Released in 1974, “Sweet Home Alabama” has since become synonymous with Southern rock. From its opening guitar riff, it is instantly recognizable — a raucous, irreverent defense of a Deep South state and its segregationist governor against the jabs of Neil Young. But the roots of Lynyrd Skynyrd’s best-selling anthem go much deeper than regional pride or resentment of a fellow rocker. The following is an exclusive excerpt of Sweet Home Everywhere, a recently published history of the oft-debated classic rock staple that traces the tune’s surprising centuries-old origins and incredible global influence, which continues to this day.
It might be said that when a song is released into the world, it ceases to belong to its creator. And on the rare occasions when a song becomes a hit, a pervasive piece of music widely heard and discussed by mass audiences, it takes on a life entirely separate from, and sometimes in spite of, its original meaning.
Since its release in 1974, “Sweet Home Alabama” has lived such a life. It is best known for Skynyrd’s mocking rebuke of Neil Young and praise for segregationist Alabama Gov. George Wallace. But over the last 40 years, as the song has cemented its place as a canonical American rock tune, that bitter history has mostly been forgotten among mainstream fans. Meanwhile, the song has been adapted and reinterpreted more than perhaps any pop hit of the last half-century, finding innumerable new meanings and mutations in the hands of amateurs and pop stars alike (not to mention everyday fans, pandering politicians, and Hollywood producers), who have repeatedly replaced the object of the song’s affection with other “sweet homes.”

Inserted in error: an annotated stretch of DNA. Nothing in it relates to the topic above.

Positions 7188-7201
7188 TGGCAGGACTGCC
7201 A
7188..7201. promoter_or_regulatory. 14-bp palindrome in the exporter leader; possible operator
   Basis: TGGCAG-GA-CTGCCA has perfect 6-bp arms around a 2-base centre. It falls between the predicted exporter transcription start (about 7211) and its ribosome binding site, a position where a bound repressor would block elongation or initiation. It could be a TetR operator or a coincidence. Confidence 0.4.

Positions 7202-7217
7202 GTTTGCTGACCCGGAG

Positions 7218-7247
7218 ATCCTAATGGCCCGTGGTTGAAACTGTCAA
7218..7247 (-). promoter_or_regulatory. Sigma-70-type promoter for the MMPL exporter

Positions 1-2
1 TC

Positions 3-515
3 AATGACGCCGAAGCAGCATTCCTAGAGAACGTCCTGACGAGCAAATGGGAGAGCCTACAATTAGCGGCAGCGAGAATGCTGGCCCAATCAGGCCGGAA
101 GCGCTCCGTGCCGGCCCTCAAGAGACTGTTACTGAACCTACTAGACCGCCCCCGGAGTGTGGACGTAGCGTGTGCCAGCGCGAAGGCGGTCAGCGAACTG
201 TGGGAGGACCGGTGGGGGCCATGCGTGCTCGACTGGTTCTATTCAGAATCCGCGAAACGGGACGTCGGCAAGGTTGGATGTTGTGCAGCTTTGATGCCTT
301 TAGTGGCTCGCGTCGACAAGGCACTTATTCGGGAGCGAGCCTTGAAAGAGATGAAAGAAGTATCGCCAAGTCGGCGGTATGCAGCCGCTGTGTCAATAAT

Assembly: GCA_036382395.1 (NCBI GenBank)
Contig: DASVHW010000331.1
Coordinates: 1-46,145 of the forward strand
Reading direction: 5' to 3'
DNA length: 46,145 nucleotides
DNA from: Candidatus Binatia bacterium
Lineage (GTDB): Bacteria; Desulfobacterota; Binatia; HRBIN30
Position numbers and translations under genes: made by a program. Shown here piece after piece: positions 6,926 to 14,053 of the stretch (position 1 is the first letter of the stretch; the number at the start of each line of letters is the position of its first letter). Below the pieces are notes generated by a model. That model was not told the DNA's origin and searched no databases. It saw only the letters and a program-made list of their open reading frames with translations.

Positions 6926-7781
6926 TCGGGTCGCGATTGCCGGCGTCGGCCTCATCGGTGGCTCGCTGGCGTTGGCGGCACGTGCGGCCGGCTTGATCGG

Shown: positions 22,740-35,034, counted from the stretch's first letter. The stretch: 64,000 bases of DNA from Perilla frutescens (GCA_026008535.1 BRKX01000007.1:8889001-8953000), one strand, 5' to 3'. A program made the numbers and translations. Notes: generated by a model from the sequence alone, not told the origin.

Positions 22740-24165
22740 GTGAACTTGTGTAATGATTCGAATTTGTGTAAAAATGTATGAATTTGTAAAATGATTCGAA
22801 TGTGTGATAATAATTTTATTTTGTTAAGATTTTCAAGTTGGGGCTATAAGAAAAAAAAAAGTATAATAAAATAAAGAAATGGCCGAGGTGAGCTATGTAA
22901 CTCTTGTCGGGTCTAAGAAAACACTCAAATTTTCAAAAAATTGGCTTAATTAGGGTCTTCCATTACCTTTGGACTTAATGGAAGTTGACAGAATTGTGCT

The song opens with guitarist Ed King’s instantly recognizable two-bar intro, a riff King claims came to him one night in a dream. Then, the muffled bark from Ronnie Van Zant, Skynyrd’s lead singer — “Turn it up” — a command, a threat, an invitation to keep listening, and an indication that whatever is about to transpire should be heard as loudly as possible. The song that follows is country rock and blues boogie and catchy pop and Southern gospel. The laid-back groove is familiar and comforting. Van Zant’s slurred, country-fried vocals are puzzling, sometimes incoherent, at times indifferent. By the end of the song, when he sings, “Where the skies are so blue and the governor’s true,” the point of the song is almost indecipherable, and it’s nearly impossible to discern his tone of voice. Sarcastic? Bitter? Genuine? Defensive? Comical?
King’s singular riff made “Sweet Home Alabama” an eternal hit single. Van Zant’s inscrutable lyrics — a response to “Alabama” and “Southern Man”, two Young tracks that attacked the South for its backward ways and sinful, racist past — made the song worth fighting over. But Van Zant never thought much about the song that would come to define him, or at least he pretended not to. In the years that followed the release of “Sweet Home Alabama”, the band’s lead singer routinely dismissed the song’s importance in interviews and remained confounded by its success, dismissing the lyric as a joke or a gag.
“That song was not meant to be a single,” Van Zant once said. “It was just a party tune. It was a Wednesday afternoon and we were all out at the place, rehearsin’, got into that thing, started laughing about it.”
“The place” Van Zant was referring to was a tiny, tin-roofed cabin in Green Cove Springs, Florida, where the band rehearsed and wrote material for most of its first two records. It would become known as “Hell House” for its insufferable temperatures. “That was one of the quickest songs they ever wrote,” says Kevin Elson, a friend of the band, who later served as the group’s producer and studio engineer in Lynyrd Skynyrd: An Oral History. “The idea of it started being played in the morning and I came back later in the afternoon to Hell House, and by the end of the day it was done.”